In 1950, Cruz made her first major breakthrough, after the lead singer of the Sonora Matancera, a renowned Cuban orchestra, left the group and Cruz was called to fill in. Cruz was hired permanently by the orchestra, but she wasn't well accepted by the public at first. However, the orchestra stood by their decision, and soon Cruz became famous throughout Cuba. During the 15 years she was a member, the band traveled all over Latin America, becoming known as "Café Con Leche" (coffee with milk). Cruz became known for her trademark shout "¡Azúcar!" ("Sugar!" in Spanish). The catch phrase started as the punch line for a joke Cruz used to tell frequently at her concerts. Once, she ordered cafe cubano (Cuban coffee) in a restaurant in Miami. The waiter asked her if she'd like sugar, and she replied that, since he was Cuban, he should know that you can't drink Cuban coffee without it! After having told the joke so many times, Cruz eventually dropped the joke and greeted her audience at the start of her appearances with the punch line alone. In her later years, she would use the punch line a few times, to later say: "No les digo más 'Azúcar', pa' que no les dé diabetes!" which means "I won't say 'Sugar' anymore so that you won't get diabetes".
With Fidel Castro assuming control of Cuba in 1959, Cruz and her husband, Pedro Knight, refused to return to their homeland and became citizens of the United States. In 1966, Cruz and Tito Puente began an association that would lead to eight albums for Tico Records. The albums were not as successful as expected. However, Puente and Cruz later joined the Vaya Records label. There, she joined accomplished pianist Larry Harlow and was soon headlining a concert at New York's Carnegie Hall.
Cruz's 1974 album with Johnny Pacheco, Celia y Johnny, was very successful, and Cruz soon found herself in a group named the Fania All-Stars, which was an ensemble of salsa musicians from every orchestra signed by the Fania label (owner of Vaya Records). With the Fania All-Stars, Cruz had the opportunity of visiting England, France, Zaire (Today's DR Congo), and to return to tour Latin America; her performance in Zaire is included in the film Soul Power. In the late 1970s, she participated in an Eastern Air Lines commercial in Puerto Rico, singing the catchy phrase ¡Esto sí es volar! (This really is flying!).
Celia Cruz used to sing the identifying spot for WQBA radio station in Miami, formerly known as "La Cubanísima": "I am the voice of Cuba, from this land, far away,..., I am liberty, I am WQBA, the most Cuban! (Yo soy de Cuba, la voz, desde esta tierra lejana, ..., soy libertad, soy WQBA, Cubanísima!) During the 1980s, Cruz made many tours in Latin America and Europe, doing multiple concerts and television shows wherever she went, and singing both with younger stars and stars of her own era. She began a crossover of sorts, when she participated in the 1988 feature film Salsa, alongside Robby Draco Rosa.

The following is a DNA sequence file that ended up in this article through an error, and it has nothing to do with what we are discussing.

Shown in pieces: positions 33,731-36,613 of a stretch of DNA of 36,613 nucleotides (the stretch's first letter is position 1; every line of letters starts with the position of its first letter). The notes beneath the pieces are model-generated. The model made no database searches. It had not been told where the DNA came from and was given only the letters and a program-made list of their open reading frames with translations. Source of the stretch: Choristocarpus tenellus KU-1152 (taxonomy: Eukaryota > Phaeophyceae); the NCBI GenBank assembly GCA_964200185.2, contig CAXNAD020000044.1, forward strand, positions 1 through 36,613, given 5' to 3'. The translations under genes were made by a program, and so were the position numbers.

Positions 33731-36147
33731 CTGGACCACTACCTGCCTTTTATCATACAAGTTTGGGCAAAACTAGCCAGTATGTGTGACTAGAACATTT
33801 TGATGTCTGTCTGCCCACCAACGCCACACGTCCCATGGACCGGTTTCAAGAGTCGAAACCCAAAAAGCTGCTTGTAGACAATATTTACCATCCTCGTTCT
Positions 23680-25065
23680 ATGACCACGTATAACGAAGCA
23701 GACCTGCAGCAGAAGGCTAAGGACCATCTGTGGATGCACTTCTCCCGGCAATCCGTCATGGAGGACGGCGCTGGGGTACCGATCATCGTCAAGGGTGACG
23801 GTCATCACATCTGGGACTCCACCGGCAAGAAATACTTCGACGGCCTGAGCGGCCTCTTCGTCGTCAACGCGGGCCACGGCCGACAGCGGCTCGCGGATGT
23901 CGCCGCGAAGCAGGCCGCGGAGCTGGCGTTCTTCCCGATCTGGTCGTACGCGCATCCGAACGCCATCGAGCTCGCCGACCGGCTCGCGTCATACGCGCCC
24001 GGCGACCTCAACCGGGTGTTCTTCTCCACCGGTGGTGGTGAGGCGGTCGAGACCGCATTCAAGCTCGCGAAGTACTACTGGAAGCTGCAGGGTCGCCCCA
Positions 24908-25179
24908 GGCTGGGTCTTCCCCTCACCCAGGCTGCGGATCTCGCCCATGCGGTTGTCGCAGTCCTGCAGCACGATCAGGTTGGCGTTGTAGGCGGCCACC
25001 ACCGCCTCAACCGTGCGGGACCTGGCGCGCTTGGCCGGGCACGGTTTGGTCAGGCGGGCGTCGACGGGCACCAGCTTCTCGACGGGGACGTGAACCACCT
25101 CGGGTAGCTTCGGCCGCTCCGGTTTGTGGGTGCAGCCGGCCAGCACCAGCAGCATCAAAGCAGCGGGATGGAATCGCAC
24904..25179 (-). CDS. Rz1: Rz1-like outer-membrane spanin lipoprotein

In 1990, Cruz won a Grammy Award for Best Tropical Latin Performance - Ray Barretto & Celia Cruz - Ritmo en el Corazon. She later recorded an anniversary album with la Sonora Matancera. In 1992, she starred with Armand Assante and Antonio Banderas in the film The Mambo Kings. In 1994, President Bill Clinton awarded Cruz the National Medal of Arts. In 2001, she recorded a new album, on which Johnny Pacheco was one of the producers. On July 16, 2002, Cruz performed to a full house at the free outdoor performing arts festival Central Park SummerStage in New York City. During the performance she sang, "Bemba Colora." A live recording of this song was subsequently made available in 2005 on a commemorative CD honoring the festival's then 20 year history entitled, "Central Park SummerStage: Live from the Heart of the City". Cruz appeared on the 2006 Dionne Warwick album My Friends & Me.
On July 16, 2003, Cruz died of brain cancer at her home in Fort Lee, New Jersey, at the age of 77. She was survived by her husband, Pedro Knight (died February 3, 2007). She had no children. After her death, her body was taken to lie in state in Miami's Freedom Tower, where more than 200,000 fans paid their final respects. Her body was returned to New Jersey where tens of thousands of fans paid tribute to her at the funeral home. A service was held for her in St. Patrick's Cathedral. She was interred in a private mausoleum at Woodlawn Cemetery in the Bronx. An epilogue in her autobiography notes that, in accordance with her wishes, Cuban soil which she had saved from a visit to Guantánamo Bay was used in her entombment.